Max Renn (James Woods) is the sleazy president of a UHF television station called CIVIC-TV. Renn believes that it’s his job to give the people what they want, mostly concerning shows that feature violence and softcore pornography. Harlan (Peter Dvorsky), the operator of the station’s pirate satellite dish, discovers a strange show called Videodrome, a program that has no plot to speak of, but instead just seems like some sort of snuff film, which Max automatically thinks is fake and decides it’s perfect for CIVIC-TV. Max also begins a relationship with radio host Nikki (Deborah Harris), a sadomasochist who is turned on by Videodrome, and decides to audition for it. When she fails to return, Max begins inquiring about the show, but everything begins to spiral as he starts having the most horrific hallucinations imaginable and his body starts mutating out of control.

This only is the tip of the iceberg when it comes to Videodrome. There’s a lot more I’d like to mention in that summary, but unfortunately it would go on for a while and I would also be ruining some of the experience. Trust me on that one, this movie is quite an experience. Like I said, I’m not always a fan of Cronenberg’s stuff, because despite every movie I’ve seen of his being incredibly strange, but the story and the plotting have to be set up nicely. So far, Videodrome is my favorite of Cronenberg’s work, because not only is it ridiculously strange, it was very much ahead of its time when it was made and the relevance of the movie may even seem more important in our present technological situation.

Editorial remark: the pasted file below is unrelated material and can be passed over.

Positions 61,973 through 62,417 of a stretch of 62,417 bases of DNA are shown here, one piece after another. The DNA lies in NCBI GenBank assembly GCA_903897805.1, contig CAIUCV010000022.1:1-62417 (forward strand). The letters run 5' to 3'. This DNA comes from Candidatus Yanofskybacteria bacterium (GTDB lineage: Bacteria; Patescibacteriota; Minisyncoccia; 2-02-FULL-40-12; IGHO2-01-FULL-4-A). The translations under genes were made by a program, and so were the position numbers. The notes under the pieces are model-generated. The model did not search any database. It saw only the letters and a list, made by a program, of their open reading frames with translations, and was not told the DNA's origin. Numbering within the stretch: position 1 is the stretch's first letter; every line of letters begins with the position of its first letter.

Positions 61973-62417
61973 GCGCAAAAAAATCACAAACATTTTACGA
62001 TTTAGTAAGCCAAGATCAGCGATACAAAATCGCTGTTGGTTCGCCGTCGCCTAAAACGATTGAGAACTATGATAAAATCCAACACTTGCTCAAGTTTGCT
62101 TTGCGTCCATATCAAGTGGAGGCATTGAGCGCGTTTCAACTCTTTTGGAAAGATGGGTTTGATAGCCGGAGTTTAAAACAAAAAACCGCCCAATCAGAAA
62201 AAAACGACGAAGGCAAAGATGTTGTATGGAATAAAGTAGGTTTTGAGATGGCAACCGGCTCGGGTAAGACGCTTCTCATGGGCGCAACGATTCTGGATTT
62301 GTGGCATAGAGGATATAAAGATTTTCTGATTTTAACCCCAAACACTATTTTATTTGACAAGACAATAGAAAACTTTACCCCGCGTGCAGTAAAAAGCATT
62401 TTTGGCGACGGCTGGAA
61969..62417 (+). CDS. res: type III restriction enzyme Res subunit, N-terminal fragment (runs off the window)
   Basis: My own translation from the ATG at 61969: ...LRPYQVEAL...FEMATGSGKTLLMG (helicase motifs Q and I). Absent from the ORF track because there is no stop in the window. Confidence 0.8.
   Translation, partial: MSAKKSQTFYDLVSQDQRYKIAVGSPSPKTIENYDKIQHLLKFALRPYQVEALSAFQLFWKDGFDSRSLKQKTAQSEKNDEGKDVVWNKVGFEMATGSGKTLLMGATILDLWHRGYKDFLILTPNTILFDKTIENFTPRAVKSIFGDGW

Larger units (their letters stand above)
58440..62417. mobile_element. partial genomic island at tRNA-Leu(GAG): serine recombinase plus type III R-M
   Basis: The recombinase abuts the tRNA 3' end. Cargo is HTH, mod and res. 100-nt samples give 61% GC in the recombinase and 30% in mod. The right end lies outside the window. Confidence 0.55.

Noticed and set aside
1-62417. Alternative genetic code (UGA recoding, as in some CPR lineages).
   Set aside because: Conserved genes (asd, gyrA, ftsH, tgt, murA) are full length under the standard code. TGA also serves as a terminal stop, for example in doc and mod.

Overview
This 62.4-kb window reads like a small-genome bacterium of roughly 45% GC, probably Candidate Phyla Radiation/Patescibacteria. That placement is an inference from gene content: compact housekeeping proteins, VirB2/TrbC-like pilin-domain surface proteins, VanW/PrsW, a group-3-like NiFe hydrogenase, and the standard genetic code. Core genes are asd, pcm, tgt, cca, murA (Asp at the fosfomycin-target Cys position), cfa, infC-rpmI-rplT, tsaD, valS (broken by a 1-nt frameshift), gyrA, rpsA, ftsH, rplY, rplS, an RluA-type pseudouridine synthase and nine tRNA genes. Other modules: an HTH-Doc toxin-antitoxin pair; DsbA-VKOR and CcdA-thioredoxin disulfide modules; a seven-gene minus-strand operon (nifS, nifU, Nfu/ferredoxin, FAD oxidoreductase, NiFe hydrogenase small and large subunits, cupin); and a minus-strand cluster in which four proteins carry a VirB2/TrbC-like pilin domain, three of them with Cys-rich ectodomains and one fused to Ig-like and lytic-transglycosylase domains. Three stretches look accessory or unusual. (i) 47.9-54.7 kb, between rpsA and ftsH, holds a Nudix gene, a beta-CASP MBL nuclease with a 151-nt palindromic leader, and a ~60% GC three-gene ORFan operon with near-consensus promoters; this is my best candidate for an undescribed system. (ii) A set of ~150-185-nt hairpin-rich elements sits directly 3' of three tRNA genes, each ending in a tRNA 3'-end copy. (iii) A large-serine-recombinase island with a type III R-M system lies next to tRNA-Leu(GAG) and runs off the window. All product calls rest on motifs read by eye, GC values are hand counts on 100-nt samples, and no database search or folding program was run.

videodrome-1

By saying that the movie is more relevant now than it was in 1983 isn’t stretching it too much. A lot, if not all, of the technology in Videodrome is completely outdated, from VCRs, Betamax tapes, and cathode ray tube televisions. But what Cronenberg is saying about technology, the media, and the public’s desensitization to violence are now heated issues discussed heavily today.  All of these themes really come across very strongly and are very hard to miss, but I’m still not quite sure I follow everything Cronenberg is saying. All of the trippy insanity, that really makes the viewer question what they’re seeing, sometimes fogs the messages of the movie. I can at least say that about me because sometimes I really couldn’t believe what I was looking at.

Videodrome also reinforced my opinion that the animatronic effects used in the 1970s and the 1980s will always reign supreme because of how they look and the skill it takes to create them. While I really didn’t like Scanners and thought The Brood was passable at best, I have to admit that the effects in both of those movies are outstanding. The effects in Videodrome beat both of them out, and are only rivaled by Cronenberg’s remake of The Fly. There are some totally disgusting scenes using crazy looking animatronics and awesome make up effects by Rick Baker, who worked on Star Wars before this.

David Cronenberg’s Videodrome is a movie that inspires me as someone who wants to make film his career. The story is and outlandish sci-fi horror with themes that not only still hold up, but have become more important. This is a sick and twisted kind of movie that will run your brain in circles as you try to keep up with what’s going on. It isn’t a puzzle film, but it’s so strange it’s almost too weird to fully comprehend until you really let it sink in. Videodrome is now one of my new favorite movies.